Failure analysis is the process of collecting and analyzing data to determine the cause of a failure, often with the goal of determining corrective actions or liability. It is an important discipline in many branches of manufacturing industry, such as the electronics industry, where it is a vital tool used in the development of new products and for the improvement of existing products. The failure analysis process relies on collecting failed components for subsequent examination of the cause or causes of failure using a wide array of methods, especially microscopy (OLM and SEM)and spectroscopy. Non-destructive testing (NDT) methods are valuable because the failed products are unaffected by analysis, so inspection sometimes starts using these methods.Metal components fail as a result of conditions to which they are exposed to as well as the stress that they experience. Often a combination of both environmental conditions and stress will cause failure.
Metal components are designed to withstand the environment and stresses that they will be subjected to. A metallurgist takes into account as much of this information as possible during analysis. The end goal of failure analysis is to provide a determination of the root cause and a solution to any underlying problems to prevent future failures. Failure and damage analysis services include for example: material assessment, metals investigation, fracture study, electronics evaluation, fire damage investigation, design review and many more.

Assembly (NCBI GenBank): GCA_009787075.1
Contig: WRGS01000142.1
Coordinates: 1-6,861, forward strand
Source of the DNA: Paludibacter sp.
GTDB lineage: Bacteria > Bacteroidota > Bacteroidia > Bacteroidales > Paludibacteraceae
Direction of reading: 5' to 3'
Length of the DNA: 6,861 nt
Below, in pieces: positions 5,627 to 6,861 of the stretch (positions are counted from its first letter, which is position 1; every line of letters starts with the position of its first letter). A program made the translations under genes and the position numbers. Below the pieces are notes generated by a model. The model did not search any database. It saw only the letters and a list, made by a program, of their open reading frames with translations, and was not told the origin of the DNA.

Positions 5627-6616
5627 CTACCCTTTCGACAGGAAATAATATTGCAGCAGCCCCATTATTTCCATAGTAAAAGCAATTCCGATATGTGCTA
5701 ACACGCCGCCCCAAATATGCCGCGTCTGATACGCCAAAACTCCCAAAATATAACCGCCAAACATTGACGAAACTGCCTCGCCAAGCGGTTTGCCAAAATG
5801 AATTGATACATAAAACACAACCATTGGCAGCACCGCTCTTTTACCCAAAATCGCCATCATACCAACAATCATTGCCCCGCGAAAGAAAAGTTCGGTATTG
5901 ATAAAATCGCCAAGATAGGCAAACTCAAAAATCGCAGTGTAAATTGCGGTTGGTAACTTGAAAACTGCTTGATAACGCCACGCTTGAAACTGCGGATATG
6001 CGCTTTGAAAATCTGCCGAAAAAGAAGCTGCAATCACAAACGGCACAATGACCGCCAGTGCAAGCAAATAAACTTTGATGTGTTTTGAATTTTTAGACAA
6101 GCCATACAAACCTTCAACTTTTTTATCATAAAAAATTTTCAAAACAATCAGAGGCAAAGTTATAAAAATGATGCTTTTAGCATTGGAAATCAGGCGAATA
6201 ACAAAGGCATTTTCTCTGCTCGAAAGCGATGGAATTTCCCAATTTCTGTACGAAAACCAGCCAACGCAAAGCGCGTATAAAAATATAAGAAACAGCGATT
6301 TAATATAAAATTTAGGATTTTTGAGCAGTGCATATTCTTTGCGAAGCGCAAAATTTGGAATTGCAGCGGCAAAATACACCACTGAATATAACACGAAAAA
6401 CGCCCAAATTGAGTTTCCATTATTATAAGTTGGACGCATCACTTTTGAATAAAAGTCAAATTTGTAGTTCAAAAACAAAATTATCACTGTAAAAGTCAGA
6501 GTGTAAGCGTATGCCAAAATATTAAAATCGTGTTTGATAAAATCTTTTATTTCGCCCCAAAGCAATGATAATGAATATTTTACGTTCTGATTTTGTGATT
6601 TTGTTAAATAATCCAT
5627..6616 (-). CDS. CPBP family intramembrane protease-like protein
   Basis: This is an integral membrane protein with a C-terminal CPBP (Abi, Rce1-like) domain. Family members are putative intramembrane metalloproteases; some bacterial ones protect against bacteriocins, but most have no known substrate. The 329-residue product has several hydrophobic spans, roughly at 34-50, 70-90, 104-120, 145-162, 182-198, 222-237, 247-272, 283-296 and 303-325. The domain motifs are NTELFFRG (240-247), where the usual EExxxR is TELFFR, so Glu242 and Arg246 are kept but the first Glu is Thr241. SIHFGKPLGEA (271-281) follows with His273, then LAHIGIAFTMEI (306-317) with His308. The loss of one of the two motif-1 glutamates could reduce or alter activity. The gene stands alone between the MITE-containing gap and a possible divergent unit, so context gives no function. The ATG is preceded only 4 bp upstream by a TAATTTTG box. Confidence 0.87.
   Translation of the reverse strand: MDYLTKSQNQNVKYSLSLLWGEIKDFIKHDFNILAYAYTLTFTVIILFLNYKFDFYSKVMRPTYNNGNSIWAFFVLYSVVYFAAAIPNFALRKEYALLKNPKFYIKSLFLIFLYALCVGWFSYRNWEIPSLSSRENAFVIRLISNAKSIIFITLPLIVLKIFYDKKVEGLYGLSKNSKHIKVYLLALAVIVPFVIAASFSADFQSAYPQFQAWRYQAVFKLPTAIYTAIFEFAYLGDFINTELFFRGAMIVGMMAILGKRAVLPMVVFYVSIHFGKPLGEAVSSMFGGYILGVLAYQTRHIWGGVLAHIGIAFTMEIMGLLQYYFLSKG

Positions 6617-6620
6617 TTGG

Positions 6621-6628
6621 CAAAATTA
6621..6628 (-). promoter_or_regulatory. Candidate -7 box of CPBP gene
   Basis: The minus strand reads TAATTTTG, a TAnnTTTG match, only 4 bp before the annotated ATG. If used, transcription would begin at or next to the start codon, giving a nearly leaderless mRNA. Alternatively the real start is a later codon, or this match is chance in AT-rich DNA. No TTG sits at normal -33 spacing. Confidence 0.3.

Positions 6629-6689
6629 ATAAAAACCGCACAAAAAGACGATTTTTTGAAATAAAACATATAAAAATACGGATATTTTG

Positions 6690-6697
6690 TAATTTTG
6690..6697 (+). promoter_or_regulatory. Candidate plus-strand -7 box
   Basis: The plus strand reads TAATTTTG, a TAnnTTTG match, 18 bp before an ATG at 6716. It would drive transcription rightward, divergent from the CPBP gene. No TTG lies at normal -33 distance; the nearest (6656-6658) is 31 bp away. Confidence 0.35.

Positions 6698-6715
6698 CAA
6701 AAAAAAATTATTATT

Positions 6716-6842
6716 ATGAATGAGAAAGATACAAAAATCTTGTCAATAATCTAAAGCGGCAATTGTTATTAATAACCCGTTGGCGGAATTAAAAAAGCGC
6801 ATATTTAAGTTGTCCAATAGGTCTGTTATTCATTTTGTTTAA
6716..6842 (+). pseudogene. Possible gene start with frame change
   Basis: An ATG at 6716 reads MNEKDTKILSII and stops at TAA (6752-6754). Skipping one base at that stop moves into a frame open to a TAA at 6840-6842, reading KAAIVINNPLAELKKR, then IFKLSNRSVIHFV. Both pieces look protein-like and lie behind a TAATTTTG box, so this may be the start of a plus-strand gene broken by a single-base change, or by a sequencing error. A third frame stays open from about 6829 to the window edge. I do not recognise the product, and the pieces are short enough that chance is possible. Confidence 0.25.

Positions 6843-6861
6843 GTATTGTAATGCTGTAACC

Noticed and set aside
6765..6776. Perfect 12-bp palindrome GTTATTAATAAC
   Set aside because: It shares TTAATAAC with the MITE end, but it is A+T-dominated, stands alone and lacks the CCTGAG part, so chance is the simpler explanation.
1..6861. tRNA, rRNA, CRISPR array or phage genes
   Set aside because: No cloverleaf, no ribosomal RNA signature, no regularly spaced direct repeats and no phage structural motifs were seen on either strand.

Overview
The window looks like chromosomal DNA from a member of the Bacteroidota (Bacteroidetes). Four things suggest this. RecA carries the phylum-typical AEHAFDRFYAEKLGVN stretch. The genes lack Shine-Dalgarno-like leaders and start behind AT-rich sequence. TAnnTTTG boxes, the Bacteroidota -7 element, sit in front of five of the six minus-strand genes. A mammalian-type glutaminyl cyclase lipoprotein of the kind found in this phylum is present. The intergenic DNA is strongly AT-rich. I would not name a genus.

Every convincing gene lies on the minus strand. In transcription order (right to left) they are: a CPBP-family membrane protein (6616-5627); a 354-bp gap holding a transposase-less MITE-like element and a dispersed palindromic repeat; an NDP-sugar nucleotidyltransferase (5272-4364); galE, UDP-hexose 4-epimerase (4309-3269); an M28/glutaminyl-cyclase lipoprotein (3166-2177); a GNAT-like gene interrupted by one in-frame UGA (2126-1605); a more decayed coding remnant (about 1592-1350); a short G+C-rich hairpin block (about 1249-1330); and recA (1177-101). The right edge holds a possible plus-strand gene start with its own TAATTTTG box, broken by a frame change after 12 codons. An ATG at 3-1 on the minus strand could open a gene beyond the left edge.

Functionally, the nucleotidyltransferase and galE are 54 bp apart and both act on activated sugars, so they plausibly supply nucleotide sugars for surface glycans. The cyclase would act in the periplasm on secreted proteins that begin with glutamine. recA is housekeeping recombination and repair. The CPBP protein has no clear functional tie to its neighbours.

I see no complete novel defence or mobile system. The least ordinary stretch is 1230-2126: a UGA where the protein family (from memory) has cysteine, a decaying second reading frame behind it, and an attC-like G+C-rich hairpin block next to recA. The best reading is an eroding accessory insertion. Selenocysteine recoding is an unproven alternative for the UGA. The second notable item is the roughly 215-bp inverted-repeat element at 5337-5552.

Analysis of a failed part can be done using destructive metallurgical testing. Destructive testing involves removing a metal component from service and sectioning the component for analysis. Destructive testing gives our failure analyst the ability to conduct the analysis in the lab and perform tests on the material that will ultimately destroy the component. Non destructive testing is a test method that allows certain physical properties of metal to be examined without taking the samples completely out of service. NDT is generally used to detect failures in components before the component fails catastrophically.
Our capabilities include:
Gas Pipeline Rupture and Explosion Due to Localized Corrosion and Cathodic Protection Shielding
The early stages of failure analysis include the collection of background information and the selection of appropriate samples for laboratory testing. Additional steps should include site inspection, a timeline history of the failure, material specifications, review of maintenance and repair records, number of past failures for the same component and any material substitutions made. A visual examination of the failed part or structure, as well as non-destructive testing of the component, with extensive photographic documentation should be performed first. The failed parts selected for laboratory testing and analysis should be carefully stored or protected during transport to prevent any damage to the fracture surfaces from humidity, dust, and dirt.